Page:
19 - 11 - 2019

Loved Rajinikanth’s hair in 'Murattu Kalai'? Meet the wig maker behind the look

Veteran wig maker B Natesan takes us through the process of making one, and why he feels his is a thankless profession

“Your hair determines your beauty. Without it, you’re nothing but a naked soul,” says wig maker B Natesan (60). He is sitting crossed legged at his tiny shop, adjacent to Kodambakkam bridge, and reflecting on the popular opinion that baldness or the lack hair might lower a person’s self-esteem.

 

Hairdresser, celebrity stylist, makeup artists are some of the commonly used terms in the industry. But Natesan wishes to identity himself as a wig maker.

Natesan has been in the business of making wigs for four decades. His journey — from a small village in Pannaipuram in Theni district to Kodambakkam (read: Kollywood) — mirrors the journeys of most of the other secret superstars featured in this column.

Natesan arrived in Madras for survival and assisted his uncle Rajan (also a wig maker), till he got his first break with the Sivaji Ganesan-starrer Vetrikku Oruvan (1979). “Remember the song ‘Thoranam Aadidum’? The character played by Sripriya needed curly hair. Since it was my first movie, I found it quite challenging,” he says. But when Vetrikku Oruvan released, R Rangaswamy, a popular makeup artist and a close confidant of Sivaji Ganesan, was so impressed with Natesan’s work that he took him into his camp. “He [Rangaswamy] offered me ₹15, as opposed to my normal salary which was ₹10. The offer was tempting, so I joined him. Since then, there has been no looking back,” he smiles, adding that most wig makers live a hand to mouth existence.

Natesan makes a startling claim. He says none of the Tamil cinema icons — whether it is MGR-Sivaji or Muthuraman-Nagesh — have shot a movie without wearing wigs. “They are not the heroes you idolise, once they take off their wigs,” he says, adding that actresses, especially Sujatha, Manorama and Sridevi had great tresses.

Wigs are a convenient way in showing the difference in characters, says Natesan, explaining Kamal Haasan’s two makeovers for Sakalakala Vallavan. “He [Kamal] sported a French beard and a curly wig for Thaai Illamal Naan Illai, which was a rage when it released. As was Rajinikanth’s look for Murattu Kalai,” he adds.

Did you like Rajinikanth’s meditative performance in Sri Raghavendra, even though it was one of his forgettable films? Then you might have noticed his fake beard and wig. Natesan was one of the wig makers who worked on the project, which, coincidentally, was Rajinikanth’s 100th movie.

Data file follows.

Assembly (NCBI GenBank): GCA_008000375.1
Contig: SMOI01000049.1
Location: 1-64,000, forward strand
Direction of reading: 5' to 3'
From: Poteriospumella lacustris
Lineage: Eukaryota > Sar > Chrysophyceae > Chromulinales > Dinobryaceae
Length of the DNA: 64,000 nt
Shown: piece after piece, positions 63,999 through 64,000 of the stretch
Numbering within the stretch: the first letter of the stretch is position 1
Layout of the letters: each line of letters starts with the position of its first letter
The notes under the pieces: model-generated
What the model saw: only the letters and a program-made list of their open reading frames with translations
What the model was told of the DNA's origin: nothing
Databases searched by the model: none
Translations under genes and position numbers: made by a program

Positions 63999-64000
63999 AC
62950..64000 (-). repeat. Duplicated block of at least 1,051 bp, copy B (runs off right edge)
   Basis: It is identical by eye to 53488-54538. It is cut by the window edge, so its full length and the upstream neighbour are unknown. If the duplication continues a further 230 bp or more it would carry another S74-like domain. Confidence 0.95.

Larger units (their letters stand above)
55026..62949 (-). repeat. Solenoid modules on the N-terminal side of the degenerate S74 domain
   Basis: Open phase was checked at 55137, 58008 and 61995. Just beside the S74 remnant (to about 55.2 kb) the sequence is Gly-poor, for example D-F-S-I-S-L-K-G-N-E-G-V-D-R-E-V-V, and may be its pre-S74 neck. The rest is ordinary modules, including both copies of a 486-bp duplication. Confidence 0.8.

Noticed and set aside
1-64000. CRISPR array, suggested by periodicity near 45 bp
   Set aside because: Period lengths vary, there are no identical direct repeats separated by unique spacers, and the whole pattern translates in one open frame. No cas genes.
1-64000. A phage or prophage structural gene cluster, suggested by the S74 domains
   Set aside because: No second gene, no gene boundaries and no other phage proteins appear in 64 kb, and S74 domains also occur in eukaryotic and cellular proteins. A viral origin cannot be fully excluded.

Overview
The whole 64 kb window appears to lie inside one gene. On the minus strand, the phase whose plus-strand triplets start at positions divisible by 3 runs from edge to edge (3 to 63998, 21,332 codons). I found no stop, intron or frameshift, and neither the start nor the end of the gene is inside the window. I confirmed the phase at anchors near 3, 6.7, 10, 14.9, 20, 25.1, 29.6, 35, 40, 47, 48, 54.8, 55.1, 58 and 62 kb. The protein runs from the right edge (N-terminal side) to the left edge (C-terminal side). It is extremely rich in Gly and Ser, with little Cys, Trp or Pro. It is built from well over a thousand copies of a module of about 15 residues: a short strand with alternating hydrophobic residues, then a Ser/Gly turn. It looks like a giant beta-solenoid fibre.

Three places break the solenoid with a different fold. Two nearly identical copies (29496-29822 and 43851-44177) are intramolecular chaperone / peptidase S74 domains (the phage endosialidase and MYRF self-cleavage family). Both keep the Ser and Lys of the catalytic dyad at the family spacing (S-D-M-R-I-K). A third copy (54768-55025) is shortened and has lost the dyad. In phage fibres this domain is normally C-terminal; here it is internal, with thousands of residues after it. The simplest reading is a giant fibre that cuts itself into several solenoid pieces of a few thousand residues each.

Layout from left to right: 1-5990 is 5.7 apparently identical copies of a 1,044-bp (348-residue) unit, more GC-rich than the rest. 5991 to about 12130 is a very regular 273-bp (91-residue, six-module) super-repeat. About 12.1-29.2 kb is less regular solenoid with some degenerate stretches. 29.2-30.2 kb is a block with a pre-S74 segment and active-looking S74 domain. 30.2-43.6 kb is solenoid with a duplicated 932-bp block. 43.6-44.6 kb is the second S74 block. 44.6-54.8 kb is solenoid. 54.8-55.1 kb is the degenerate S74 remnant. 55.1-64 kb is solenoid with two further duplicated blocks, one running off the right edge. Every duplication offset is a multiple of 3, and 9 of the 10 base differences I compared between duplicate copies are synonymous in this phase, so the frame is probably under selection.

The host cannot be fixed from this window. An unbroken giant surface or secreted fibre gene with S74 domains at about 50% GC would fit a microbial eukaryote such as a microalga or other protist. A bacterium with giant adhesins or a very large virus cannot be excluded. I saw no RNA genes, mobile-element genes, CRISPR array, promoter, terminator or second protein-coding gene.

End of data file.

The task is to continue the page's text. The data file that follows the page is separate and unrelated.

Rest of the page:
He states that there has not been a single instance where he has been given credits for his work. “Makeup artists are treated with respect in the industry, while people treated us like bonded-labourers,” he rues.

Phantom thread

The first step in wig-making involves importing cotton net fabric from abroad. The material, whose purpose is to avoid itching, acts as a bed on which strands of hair are stitched. Tirupati temple, known for its hair tonsuring ritual, is the natural source of human hair for wig makers.

All through the 1980s, Natesan says they followed a particular pattern while weaving threads to make wigs. Production houses specified hairstyles or looks for actors, based on which wig makers would prepare a paper mesh — a substitute for plaster of Paris then — by powdering bits of paper, along with white flour. The resultant paste or mixture was carefully moulded to appear like a replica of a human head, on which the wig is mounted.

The entire process took about three days. The work was designed as a package, including a wig, a beard and a moustache. “In those days, we charged about ₹500 per wig. Now, wigmakers earn anywhere between ₹7,000-10,000,” Natesan says.

The average circumference of the head, irrespective of gender, is 22 inches, says Natesan. “Nambiar saamy had the biggest head in Tamil cinema, while Telugu actor Sudhakar has the smallest.” He smiles shyly, adding, “MGR and Sivaji kept the wigs after their respective movie releases. Since other actors were relatively unknown at the time, they were expected to return the wigs after shoot.”

The production houses, according to Natesan, made alterations to the wigs and recycled them for other movies. However, wigs have an expiration date, he says, “Ideally, you can use a wig for a year. The texture becomes rough after that. It needs to be sprayed with a medicinal solution once a while. Otherwise, you get a pungent smell.”

It’s a game

In the late 1980s, Natesan branched out to establish his own shop in Kodambakkam.

His biggest film has been the Baahubali series, for which he supplied eight wigs. The movie had an elaborate war sequence featuring thousands of junior artists. The makers were looking for wig makers both in Tamil Nadu and Andhra Pradesh, to produce wigs in such large quantity. Natesan says that the production team of Baahubali came up with a specific brief for all wigs and beards, since it was a period drama.

“It took a longer time than usual because of the measurements that they gave,” he says, “In fact, two or three of my wigs were rejected at first.”

The production of wigs have gone down in the years, he admits, saying that yet there is always work because of television soap operas. There are also requests to make wigs for people with cancer.

Ask if he has ever regretted coming into the business of cinema, the answer is a resounding no. “Not just me, if you ask anyone associated with cinema, he would say the same thing,”he says. “That joy of having worked with the likes of Sivaji Ganesan and MGR is what keeps us going.”

 

( Courtesy – The Hindu )